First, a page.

Press Council a good model and deserves support
Alan Shatter’s faint praise for council reflects broader political ambivalence
It was Leona Helmsley, the American hotelier, who was reported as saying that “only little people pay taxes”. Last week it became clear that only little people go to the Press Council if they wish to achieve redress for being wronged by the press.
Denis O’Brien is not one of Helmsley’s little people. When he feels he has been wronged, he goes to court because he can afford to.
O’Brien won a libel action against Associated Newspapers, publishers of the Irish Daily Mail, for an article critical of his appearance in RTÉ news reports on a relief effort in Haiti under the headline: “Moriarty’s about to report. No wonder Denis O’Brien is acting the saint in stricken Haiti.”
He claimed the article falsely portrayed his involvement in Haitian relief as a hypocritical and motivated by self-interest. In defending O’Brien, senior counsel Paul O’Higgins decided to go for the Press Council. Too much emphasis was being placed on “big people being brought to book”, he said.
In a comment that suggested O’Brien’s action was a selfless act on behalf of the little people, O’Higgins said that while O’Brien could afford to take the defamation case, most people hurt and damaged by newspapers could not, so here was Denis O’Brien taking on the media because he could afford to.
The reality is that those who cannot afford the legal route might actually get a speedy decision, their reputations might be addressed and the offending newspaper forced to publish the ruling of the Press Council. But when ordinary people go to the council with a complaint, the newspapers might “laugh all the way to the bank”, as O’Higgins pithily told the court.
Other than the bizarre spectacle of class warfare being fought between barristers for Denis O’Brien and the Mail, the irony is O’Brien is one of those who would seemingly be laughing all the way to the bank, as he is the largest shareholder in Independent News and Media, whose titles are Press Council members. One of his executives, Frank Coughlan, the deputy managing editor of Independent Newspapers, sits on the council as one of the industry representatives.
Another industry member is, ironically, Paul Drury, the writer of the article found to have libelled O’Brien. INM also helps fund the council.
The view of the council as offering little more than a slap on the wrist to offending publications comes only 10 weeks after the publication of the Leveson report into the culture, practices and ethics of the British press. Lord Justice Leveson’s main recommendation for a press council to be established and underpinned by legislation was modelled on the Irish Press Council.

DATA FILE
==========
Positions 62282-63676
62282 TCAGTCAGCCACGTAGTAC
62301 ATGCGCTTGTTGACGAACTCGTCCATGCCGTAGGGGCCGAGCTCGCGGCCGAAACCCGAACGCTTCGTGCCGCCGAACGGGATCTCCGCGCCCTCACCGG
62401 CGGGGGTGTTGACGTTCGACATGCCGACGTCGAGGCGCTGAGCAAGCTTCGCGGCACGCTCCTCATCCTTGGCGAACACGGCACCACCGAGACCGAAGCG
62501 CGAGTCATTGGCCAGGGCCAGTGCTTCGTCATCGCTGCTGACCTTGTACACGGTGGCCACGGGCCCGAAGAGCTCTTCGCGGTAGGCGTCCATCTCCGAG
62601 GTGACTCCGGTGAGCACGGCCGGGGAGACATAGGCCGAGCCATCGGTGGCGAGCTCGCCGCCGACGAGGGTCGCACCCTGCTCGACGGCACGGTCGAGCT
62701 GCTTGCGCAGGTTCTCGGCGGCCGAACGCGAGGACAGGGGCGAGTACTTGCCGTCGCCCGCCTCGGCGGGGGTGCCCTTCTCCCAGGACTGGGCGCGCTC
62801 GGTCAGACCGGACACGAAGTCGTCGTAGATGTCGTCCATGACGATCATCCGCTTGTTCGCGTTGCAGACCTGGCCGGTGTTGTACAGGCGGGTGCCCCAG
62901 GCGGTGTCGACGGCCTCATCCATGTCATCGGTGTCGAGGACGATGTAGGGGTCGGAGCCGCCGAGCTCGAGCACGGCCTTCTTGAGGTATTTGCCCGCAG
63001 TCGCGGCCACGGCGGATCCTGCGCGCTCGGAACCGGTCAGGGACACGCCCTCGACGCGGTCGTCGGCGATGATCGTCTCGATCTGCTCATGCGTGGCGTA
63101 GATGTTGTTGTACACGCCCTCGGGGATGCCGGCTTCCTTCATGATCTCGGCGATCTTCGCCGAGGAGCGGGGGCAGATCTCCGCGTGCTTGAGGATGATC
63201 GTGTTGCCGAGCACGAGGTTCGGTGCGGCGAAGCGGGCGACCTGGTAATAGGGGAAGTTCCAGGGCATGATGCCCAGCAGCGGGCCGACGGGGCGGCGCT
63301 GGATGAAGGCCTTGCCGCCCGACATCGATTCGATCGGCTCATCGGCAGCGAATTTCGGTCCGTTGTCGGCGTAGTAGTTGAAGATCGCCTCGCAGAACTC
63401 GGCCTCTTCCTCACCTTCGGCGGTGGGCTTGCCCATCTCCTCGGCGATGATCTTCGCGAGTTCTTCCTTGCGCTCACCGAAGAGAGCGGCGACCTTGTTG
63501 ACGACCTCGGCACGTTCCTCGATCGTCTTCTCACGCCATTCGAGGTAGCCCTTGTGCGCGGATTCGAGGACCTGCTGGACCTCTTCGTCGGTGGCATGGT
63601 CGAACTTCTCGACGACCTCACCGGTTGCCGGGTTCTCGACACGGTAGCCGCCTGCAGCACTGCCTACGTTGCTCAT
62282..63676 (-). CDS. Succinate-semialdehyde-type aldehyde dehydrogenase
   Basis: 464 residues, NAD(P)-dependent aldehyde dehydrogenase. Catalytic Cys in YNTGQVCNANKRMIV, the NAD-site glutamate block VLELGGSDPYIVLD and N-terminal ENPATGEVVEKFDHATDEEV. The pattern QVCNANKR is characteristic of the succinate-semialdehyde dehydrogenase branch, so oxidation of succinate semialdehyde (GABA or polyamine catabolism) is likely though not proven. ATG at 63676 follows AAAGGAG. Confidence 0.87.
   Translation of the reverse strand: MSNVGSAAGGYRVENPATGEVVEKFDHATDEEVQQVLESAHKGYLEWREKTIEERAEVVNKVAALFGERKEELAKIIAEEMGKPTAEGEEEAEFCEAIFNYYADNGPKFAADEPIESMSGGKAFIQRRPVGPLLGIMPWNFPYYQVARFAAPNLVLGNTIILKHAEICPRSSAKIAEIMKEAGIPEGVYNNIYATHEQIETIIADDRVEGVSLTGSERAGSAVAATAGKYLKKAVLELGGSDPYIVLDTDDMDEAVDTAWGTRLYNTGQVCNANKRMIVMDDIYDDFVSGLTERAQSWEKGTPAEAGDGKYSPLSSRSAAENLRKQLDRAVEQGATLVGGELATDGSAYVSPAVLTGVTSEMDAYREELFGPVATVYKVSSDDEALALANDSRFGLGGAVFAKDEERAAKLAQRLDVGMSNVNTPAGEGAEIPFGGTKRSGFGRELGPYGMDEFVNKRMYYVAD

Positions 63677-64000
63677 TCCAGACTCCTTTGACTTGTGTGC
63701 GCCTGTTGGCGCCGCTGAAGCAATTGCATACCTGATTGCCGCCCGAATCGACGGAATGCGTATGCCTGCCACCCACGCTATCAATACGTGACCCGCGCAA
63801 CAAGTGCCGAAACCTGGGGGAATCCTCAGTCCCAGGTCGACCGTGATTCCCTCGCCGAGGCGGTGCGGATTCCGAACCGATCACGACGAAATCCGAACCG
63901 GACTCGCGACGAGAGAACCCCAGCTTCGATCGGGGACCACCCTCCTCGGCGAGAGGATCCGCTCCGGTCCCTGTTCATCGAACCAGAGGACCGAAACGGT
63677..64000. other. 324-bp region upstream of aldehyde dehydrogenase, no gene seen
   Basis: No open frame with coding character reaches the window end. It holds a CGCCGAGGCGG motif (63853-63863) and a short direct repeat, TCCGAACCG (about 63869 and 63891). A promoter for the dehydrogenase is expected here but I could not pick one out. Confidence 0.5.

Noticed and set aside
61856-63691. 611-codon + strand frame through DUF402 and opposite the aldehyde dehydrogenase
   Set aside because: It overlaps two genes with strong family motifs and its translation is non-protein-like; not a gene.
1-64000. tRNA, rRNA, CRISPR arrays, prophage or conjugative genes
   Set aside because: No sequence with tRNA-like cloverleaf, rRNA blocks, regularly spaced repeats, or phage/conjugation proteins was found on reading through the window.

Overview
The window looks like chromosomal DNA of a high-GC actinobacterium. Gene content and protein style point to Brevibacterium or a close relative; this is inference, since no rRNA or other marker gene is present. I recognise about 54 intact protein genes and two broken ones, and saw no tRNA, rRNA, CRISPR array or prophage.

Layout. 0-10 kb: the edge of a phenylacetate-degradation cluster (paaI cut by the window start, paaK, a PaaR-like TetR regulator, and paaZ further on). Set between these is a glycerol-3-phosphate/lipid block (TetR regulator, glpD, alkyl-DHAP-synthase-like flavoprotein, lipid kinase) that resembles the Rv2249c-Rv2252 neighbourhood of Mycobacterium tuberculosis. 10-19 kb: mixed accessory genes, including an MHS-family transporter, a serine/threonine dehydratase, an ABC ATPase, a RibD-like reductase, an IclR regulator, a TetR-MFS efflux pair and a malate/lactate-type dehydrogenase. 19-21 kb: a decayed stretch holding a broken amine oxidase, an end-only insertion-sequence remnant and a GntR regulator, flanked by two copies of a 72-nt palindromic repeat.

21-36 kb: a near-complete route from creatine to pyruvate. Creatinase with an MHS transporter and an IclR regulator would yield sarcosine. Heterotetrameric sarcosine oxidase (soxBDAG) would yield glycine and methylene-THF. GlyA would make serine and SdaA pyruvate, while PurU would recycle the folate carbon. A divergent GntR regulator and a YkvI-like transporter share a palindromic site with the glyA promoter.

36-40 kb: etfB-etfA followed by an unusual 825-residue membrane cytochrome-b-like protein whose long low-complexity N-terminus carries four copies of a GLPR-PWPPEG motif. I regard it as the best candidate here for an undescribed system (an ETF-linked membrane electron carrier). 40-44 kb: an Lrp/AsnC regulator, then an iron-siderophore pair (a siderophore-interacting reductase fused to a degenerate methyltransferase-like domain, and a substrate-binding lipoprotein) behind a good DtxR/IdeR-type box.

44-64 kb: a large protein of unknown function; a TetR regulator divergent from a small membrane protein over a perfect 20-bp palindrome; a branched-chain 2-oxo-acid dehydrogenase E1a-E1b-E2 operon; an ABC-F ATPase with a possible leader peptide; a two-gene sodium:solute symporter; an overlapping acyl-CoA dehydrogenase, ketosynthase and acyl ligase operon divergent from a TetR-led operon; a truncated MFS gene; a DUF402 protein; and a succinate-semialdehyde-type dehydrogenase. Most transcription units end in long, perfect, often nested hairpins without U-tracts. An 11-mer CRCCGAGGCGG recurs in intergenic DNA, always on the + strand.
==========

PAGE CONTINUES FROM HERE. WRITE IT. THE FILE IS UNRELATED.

He was clearly impressed with our system, and while the British press screamed with horror at the suggestion of statutory underpinning, British newspapers with Irish editions are active members of the Press Council here.
Despite Leveson’s endorsement, politicians here have been reluctant to give full support to libel reform and a press council. Many TDs and Senators wanted strong privacy legislation. They agreed to hold off to give the new body time to work, only if then minister for justice Michael McDowell prepared privacy legislation, just in case.
Even at the launch of the council, the then minister for justice Brian Lenihan warned: “there are many sceptics out there.” Now, current Minister, Alan Shatter, has inexplicably taken out McDowell’s legislation and is dusting it down.
Why is not clear. There is already protection for privacy, in the incorporation of the European Convention on Human Rights into Irish law. In an interview for the Sunday Times Shatter found it difficult to think of anything good to say about the council, saying: “I’m not going to criticise the Press Council, I think there’s some very good people engaged [there]”. Faint praise.
It would be regrettable if the Press Council was brought to an end because of our political classes’ distrust of the press, just when the council was seen as a model to emulate.
It would be ironic if its demise was aided and abetted by a media owner whose lawyer clearly saw the council as ineffective.
One would have thought O’Brien would have supported the council, even if only to laugh as he ran to the bank.
Michael Foley is a lecturer in journalism at the school of media, Dublin Institute of Technology